If you hate sleeping in hammocks, the San Blas islands are probably not for you. If you hate traveling by boat, the islands are probably not your jam. If you hate drinking games, meeting new people, bonfires, snorkeling, or fine white sand, you are likely going to hate the San Blas islands.
Luckily for you, there’s a destination that is the perfect antithesis of San Blas, and its name is Turbo.
For those going on the San Blas Adventure trip from Colombia to Panama, Turbo will be your first overnight as a group. For those adventuring in reverse, from Panama to Colombia, it will perhaps be your woeful last night. (This applies strictly to those coming from or proceeding on to Cartagena–those taking the bus to or from Medellin will be spared the bleakness of this less than jovial port city). Turbo’s gnarliness cannot be blamed on San Blas Adventures. Though it would be awesome to stay somewhere else that night, no matter how we figured, there was no getting around it. Turbo is literally the last land-stop before we embarked on the boats to the island.
What to expect when traveling through Turbo:
We left Cartagena in the morning, and after a ten-hour van ride that included fording a river (which was actually pretty badass), we arrived at what our guidebook called a “lawless border town.” It was late in the day and raining. San Blas Adventures had provided for our transport and arranged a hostel stay for us, which was good, because at the hour we arrived, no one wanted to go poking around the city. Honestly, it was the only place in Colombia that I felt less than safe.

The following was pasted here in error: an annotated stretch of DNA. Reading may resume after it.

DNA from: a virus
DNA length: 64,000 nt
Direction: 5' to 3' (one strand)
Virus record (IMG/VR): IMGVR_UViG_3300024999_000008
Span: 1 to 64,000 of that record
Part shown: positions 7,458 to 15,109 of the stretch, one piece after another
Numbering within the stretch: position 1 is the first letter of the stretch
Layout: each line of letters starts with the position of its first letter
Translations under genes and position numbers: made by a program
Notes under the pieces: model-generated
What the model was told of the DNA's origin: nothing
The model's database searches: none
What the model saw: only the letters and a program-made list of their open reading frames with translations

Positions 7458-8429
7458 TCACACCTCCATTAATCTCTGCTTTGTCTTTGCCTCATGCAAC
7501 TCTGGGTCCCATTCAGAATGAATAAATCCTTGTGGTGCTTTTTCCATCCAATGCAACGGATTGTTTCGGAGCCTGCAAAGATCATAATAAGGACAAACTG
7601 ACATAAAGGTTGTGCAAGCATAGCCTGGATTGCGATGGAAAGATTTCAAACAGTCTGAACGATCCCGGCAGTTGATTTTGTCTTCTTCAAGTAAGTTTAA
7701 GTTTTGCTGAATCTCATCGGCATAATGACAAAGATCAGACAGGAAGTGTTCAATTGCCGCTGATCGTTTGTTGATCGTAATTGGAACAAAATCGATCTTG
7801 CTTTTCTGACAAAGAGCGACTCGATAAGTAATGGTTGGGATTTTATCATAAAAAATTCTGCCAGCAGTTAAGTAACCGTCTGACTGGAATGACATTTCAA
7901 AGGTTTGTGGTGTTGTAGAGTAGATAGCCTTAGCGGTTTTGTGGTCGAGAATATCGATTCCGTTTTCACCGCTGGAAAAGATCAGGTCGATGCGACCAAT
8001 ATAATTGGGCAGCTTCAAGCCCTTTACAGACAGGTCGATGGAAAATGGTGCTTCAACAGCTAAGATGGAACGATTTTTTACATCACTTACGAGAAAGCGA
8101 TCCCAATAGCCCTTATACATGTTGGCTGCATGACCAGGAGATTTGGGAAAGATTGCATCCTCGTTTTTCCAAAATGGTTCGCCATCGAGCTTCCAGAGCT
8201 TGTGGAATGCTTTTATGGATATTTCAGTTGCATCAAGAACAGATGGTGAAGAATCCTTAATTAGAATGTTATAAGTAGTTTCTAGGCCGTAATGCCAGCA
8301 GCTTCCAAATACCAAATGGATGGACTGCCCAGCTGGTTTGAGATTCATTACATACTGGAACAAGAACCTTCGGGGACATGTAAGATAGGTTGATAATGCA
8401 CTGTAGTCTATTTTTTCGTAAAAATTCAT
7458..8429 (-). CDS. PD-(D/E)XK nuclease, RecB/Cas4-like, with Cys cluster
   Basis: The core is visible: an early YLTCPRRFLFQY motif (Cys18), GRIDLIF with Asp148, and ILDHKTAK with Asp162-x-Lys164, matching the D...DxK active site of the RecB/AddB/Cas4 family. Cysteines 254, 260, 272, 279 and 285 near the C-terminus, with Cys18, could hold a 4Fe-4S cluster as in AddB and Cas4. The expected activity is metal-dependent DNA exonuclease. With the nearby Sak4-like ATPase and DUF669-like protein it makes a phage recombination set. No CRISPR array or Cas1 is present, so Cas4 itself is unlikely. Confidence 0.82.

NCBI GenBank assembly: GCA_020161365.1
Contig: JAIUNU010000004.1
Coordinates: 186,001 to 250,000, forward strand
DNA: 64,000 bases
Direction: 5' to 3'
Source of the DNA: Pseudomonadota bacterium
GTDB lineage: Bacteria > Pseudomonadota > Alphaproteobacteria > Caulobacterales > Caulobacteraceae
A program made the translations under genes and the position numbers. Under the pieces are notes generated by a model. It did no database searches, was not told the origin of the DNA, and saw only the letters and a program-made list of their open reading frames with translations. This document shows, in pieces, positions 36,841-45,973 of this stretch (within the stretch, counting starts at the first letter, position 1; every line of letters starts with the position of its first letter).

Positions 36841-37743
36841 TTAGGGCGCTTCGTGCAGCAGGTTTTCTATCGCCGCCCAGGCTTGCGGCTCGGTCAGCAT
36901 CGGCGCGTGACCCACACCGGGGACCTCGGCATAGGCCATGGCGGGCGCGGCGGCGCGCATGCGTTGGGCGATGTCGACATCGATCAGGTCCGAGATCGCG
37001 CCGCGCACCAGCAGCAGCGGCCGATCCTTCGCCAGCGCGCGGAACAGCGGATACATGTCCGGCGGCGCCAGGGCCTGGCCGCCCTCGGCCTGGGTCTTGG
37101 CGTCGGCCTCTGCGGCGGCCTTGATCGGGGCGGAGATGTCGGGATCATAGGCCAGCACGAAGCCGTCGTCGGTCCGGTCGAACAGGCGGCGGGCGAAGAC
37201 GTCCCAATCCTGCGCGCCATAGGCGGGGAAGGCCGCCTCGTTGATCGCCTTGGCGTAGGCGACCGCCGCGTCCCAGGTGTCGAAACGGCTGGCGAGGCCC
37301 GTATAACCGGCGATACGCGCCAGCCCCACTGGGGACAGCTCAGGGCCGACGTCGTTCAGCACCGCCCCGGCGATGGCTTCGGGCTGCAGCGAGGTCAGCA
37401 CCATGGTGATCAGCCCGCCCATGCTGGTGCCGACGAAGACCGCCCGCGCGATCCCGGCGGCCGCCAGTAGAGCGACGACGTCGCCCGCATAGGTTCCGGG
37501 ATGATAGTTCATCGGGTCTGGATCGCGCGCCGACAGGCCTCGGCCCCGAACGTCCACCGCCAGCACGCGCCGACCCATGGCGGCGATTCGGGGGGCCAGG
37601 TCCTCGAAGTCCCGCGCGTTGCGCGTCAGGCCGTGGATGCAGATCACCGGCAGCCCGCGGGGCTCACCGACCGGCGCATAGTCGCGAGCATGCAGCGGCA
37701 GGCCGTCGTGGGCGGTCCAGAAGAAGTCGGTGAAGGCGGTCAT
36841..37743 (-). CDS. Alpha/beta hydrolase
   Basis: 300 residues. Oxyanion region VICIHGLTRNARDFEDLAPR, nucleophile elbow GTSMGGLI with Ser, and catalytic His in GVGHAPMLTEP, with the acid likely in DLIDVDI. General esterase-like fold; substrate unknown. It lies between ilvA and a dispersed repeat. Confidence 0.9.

The hostel we stayed in was Residencia Florida. It was a bleak little place directly across from the waterfront. Luckily, we’d been able to preview the place via this Youtube video on our ride over.
We were expecting moldy walls and bare bulbs, and it delivered! Our group was shown to a series of double bed rooms and bunk bed rooms, each with what could euphemistically be called a semi-private bath. If we’re truth-talking, though, the only thing separating the toilet from the bed was the addition of a slightly translucent and very flimsy shower curtain. If you’re traveling with a loved one or close friend, expect to become closer. If you wound up rooming with a stranger…well, best make friends quickly. The beds were about as comfortable as a stack of flattened cardboard—indeed, we’re pretty sure that’s what composed the mattresses.
There weren’t rooms for all of us at the inn, and we watched with a bit of envy as four of our number got upgraded to the hotel next door. That is…until we learned that the sinks and showers next door spouted dirty brown water when opened. So, to be fair to Residencia Florida, it could have been much worse. (Also in fairness, I didn’t see a single bug in the room, neither cockroach nor bedbug).
Food options were scarce in Turbo, especially for those among us who were vegetarians, who resorted to cheese and tomato crackers from the local mercado. The rest of us attempted different variations of street food: skewers, chorizo and papas fritas, or Hawaiian pizza. Expecting the worst, we were pleasantly surprised at the decency in both price and taste, and by no ill effects after.
It was around dinnertime that our mood took an upswing. Sitting on colorful plastic stools along the sidewalk, we cracked open cheap beers, unleashed our tirade of complaints, and found the laughter in the situation. Over ice-cold Aguilas, we traded stories of horrible drives, less-than-clean hostels, and awkward bathroom experiences. So Turbo, if nothing else, provided a fine bonding experience. And the irony of staying in the armpit of the country before departing for paradise escaped no one. The adventure had begun, and lucky for us, it could only get better from there.